Tuesday, 25 June 2013
Questions without Notice
My question is to the Minister representing the Prime Minister, Senator Conroy. I refer the minister to the serious drought crisis in the northern Australian cattle industry, which threatens the lives of one million cattle if rain does not arrive by the end of the year. In 1969, when Queensland was in severe drought, the Australian government made Shoalwater Bay Training Area available for the Queensland government for use as emergency grazing land for cattle. Given that that decision was well appreciated at the time, will the government make Shoalwater Bay, Dotswood Station and Townsville Field Training Area available for grazing for starving cattle that will perish if relief is not forthcoming?
I thank the senator for his question. Defence training areas, particular Shoalwater Bay Training Area and Townsville Field Training Area, are critical assets to our defence capability. The scale and scope of training activities and the training areas to support those activities have changed considerably since 1969. Shoalwater Bay Training Area may be available for the grazing of cattle for limited time frames and in limited sectors. Accordingly, the government would need to consider any use of Shoalwater Bay Training Area for grazing on a case-by-case basis. The decision to allow cattle to graze on Defence land would probably be progressed as a Defence Assistance to the Civil Community request. The approving authority for a DACC request is the Minister for Defence or the Chief of the Defence Force. As yet, neither has received a request from the Newman government.
The Queensland government's reaction to the plight of drought stricken graziers is just a litany of mismanagement. Even in the awful millennium drought nobody grazed their cattle in our national parks. The Queensland is simply looking for an excuse to cover up its own ongoing mismanagement.
Mr President, I ask a supplementary question. I refer the minister to the Prime Minister's announcement that she will travel to Indonesia next week. Will the Prime Minister apologise to the Indonesian government for its decision to restrict food supplies to Indonesia by shutting down the live cattle trade—a decision which substantially contributed to the suffering of Australian cattle producers today?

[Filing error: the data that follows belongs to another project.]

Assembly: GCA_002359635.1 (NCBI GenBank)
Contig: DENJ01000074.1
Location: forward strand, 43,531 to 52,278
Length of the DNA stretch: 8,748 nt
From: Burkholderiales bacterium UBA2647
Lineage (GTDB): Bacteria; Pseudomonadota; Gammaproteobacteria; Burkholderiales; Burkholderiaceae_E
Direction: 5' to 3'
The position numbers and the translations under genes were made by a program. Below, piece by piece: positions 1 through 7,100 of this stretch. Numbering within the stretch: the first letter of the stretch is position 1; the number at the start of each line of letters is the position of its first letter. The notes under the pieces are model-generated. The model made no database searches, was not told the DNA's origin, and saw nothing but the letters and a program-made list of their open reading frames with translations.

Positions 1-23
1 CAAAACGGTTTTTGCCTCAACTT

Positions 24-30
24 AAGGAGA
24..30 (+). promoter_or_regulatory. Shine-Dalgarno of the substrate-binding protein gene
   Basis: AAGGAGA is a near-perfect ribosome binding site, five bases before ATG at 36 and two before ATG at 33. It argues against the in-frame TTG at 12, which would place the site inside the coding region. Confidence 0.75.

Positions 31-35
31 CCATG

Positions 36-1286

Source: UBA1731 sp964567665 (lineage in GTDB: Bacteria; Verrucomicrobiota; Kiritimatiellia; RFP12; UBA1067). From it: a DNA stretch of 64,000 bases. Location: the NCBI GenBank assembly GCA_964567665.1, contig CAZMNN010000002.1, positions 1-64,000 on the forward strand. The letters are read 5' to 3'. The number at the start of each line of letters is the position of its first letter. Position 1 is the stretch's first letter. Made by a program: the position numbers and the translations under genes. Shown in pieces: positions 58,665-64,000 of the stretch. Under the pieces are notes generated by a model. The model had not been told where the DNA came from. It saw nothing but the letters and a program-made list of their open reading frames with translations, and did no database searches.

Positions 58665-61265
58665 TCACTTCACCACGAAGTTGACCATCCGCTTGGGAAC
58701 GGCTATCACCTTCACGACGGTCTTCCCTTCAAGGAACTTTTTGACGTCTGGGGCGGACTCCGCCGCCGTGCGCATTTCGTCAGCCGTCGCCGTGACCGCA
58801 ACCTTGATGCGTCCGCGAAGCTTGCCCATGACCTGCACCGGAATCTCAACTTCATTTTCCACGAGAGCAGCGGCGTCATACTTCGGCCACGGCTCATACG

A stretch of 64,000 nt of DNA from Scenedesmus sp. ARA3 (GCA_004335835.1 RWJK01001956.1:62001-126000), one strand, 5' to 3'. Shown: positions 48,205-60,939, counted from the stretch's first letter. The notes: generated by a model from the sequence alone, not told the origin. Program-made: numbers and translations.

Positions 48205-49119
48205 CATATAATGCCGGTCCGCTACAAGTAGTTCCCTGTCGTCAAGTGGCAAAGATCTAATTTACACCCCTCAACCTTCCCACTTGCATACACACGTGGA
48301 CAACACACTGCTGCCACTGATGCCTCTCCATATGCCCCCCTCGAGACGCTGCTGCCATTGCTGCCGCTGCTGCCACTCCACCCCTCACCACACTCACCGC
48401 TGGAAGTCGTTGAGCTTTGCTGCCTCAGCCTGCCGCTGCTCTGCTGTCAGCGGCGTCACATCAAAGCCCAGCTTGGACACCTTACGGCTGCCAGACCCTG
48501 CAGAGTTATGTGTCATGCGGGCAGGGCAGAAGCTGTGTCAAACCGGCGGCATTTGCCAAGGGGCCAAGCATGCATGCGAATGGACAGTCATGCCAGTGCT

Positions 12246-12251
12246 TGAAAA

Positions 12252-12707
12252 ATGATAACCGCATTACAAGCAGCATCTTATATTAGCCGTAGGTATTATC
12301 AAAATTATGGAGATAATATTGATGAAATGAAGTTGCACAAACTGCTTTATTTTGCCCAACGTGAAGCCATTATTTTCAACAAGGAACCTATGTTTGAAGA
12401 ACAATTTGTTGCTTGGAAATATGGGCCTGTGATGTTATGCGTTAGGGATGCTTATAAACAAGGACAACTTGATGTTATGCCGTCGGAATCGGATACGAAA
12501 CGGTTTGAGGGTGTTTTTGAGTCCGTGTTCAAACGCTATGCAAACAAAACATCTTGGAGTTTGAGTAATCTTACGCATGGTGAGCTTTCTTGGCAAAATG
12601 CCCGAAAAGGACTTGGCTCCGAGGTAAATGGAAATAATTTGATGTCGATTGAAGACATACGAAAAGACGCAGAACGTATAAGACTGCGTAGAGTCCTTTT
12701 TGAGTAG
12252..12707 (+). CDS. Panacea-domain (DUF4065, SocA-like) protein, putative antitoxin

The action this government took last year was appropriate and weighed and balanced all the issues involved. What we have seen is significant reform in that area over the last 12 months. So I reject utterly the imputation of Senator Boswell's question. I am not sure if there is anything further I can add on that matter.
Mr President, I ask a further supplementary question. I refer the minister to a letter in The Sydney Morning Herald published on 6 June 2011 and co-signed by Senator Bob Carr, in which an organisation, Voiceless, called on the government to end the live cattle trade. As Senator Bob Carr remains a council member of the organisation Voiceless, how can the government credibly claim that it remains committed to the northern cattle producers—when its foreign minister is clearly against the industry?
I reject the premise. This government is committed to ensuring animal welfare and getting the balance right. The Gillard government is committed to the livestock export trade where acceptable animal welfare outcomes can be achieved. The Gillard government implemented the Exporter Supply Chain Assurance System, ESCAS, to secure a future for the livestock export trade. This is a trade that supports jobs, families and communities throughout Australia. The Gillard government has implemented the highest animal welfare standards for exported livestock anywhere in the world. Without making these key reforms to the live export trade it would not exist today. By placing animal welfare at the heart of the trade the Gillard government has ensured the trade has a future. I thank Senator Boswell for his question—possibly the last question of his long and meritorious career.